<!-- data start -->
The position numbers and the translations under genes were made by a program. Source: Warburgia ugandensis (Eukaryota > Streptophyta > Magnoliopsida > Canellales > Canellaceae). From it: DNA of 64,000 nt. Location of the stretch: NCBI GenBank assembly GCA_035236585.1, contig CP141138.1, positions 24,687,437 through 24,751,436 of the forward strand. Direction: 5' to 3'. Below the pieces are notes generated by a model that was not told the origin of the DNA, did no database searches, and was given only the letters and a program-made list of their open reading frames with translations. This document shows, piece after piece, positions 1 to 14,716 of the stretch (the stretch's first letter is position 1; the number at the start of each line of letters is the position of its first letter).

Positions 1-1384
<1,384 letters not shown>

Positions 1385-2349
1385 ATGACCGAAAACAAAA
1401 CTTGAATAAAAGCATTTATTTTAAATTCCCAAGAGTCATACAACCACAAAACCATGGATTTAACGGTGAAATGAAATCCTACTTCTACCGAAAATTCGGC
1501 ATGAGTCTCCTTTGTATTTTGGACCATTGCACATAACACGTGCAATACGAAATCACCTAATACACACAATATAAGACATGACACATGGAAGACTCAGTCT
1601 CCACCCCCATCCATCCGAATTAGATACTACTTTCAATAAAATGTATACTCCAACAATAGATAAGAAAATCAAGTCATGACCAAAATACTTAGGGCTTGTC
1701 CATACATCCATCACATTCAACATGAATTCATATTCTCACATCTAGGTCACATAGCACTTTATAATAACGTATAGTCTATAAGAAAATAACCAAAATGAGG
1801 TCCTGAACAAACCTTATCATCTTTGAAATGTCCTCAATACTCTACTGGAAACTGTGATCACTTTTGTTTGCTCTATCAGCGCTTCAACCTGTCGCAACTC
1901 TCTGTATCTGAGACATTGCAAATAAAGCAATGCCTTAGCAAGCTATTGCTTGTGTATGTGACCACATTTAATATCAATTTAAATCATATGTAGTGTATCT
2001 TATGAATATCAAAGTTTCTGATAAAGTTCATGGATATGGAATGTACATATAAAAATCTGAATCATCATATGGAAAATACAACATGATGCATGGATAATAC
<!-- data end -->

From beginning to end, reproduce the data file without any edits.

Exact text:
The position numbers and the translations under genes were made by a program. Source: Warburgia ugandensis (Eukaryota > Streptophyta > Magnoliopsida > Canellales > Canellaceae). From it: DNA of 64,000 nt. Location of the stretch: NCBI GenBank assembly GCA_035236585.1, contig CP141138.1, positions 24,687,437 through 24,751,436 of the forward strand. Direction: 5' to 3'. Below the pieces are notes generated by a model that was not told the origin of the DNA, did no database searches, and was given only the letters and a program-made list of their open reading frames with translations. This document shows, piece after piece, positions 1 to 14,716 of the stretch (the stretch's first letter is position 1; the number at the start of each line of letters is the position of its first letter).

Positions 1-1384
<1,384 letters not shown>

Positions 1385-2349
1385 ATGACCGAAAACAAAA
1401 CTTGAATAAAAGCATTTATTTTAAATTCCCAAGAGTCATACAACCACAAAACCATGGATTTAACGGTGAAATGAAATCCTACTTCTACCGAAAATTCGGC
1501 ATGAGTCTCCTTTGTATTTTGGACCATTGCACATAACACGTGCAATACGAAATCACCTAATACACACAATATAAGACATGACACATGGAAGACTCAGTCT
1601 CCACCCCCATCCATCCGAATTAGATACTACTTTCAATAAAATGTATACTCCAACAATAGATAAGAAAATCAAGTCATGACCAAAATACTTAGGGCTTGTC
1701 CATACATCCATCACATTCAACATGAATTCATATTCTCACATCTAGGTCACATAGCACTTTATAATAACGTATAGTCTATAAGAAAATAACCAAAATGAGG
1801 TCCTGAACAAACCTTATCATCTTTGAAATGTCCTCAATACTCTACTGGAAACTGTGATCACTTTTGTTTGCTCTATCAGCGCTTCAACCTGTCGCAACTC
1901 TCTGTATCTGAGACATTGCAAATAAAGCAATGCCTTAGCAAGCTATTGCTTGTGTATGTGACCACATTTAATATCAATTTAAATCATATGTAGTGTATCT
2001 TATGAATATCAAAGTTTCTGATAAAGTTCATGGATATGGAATGTACATATAAAAATCTGAATCATCATATGGAAAATACAACATGATGCATGGATAATAC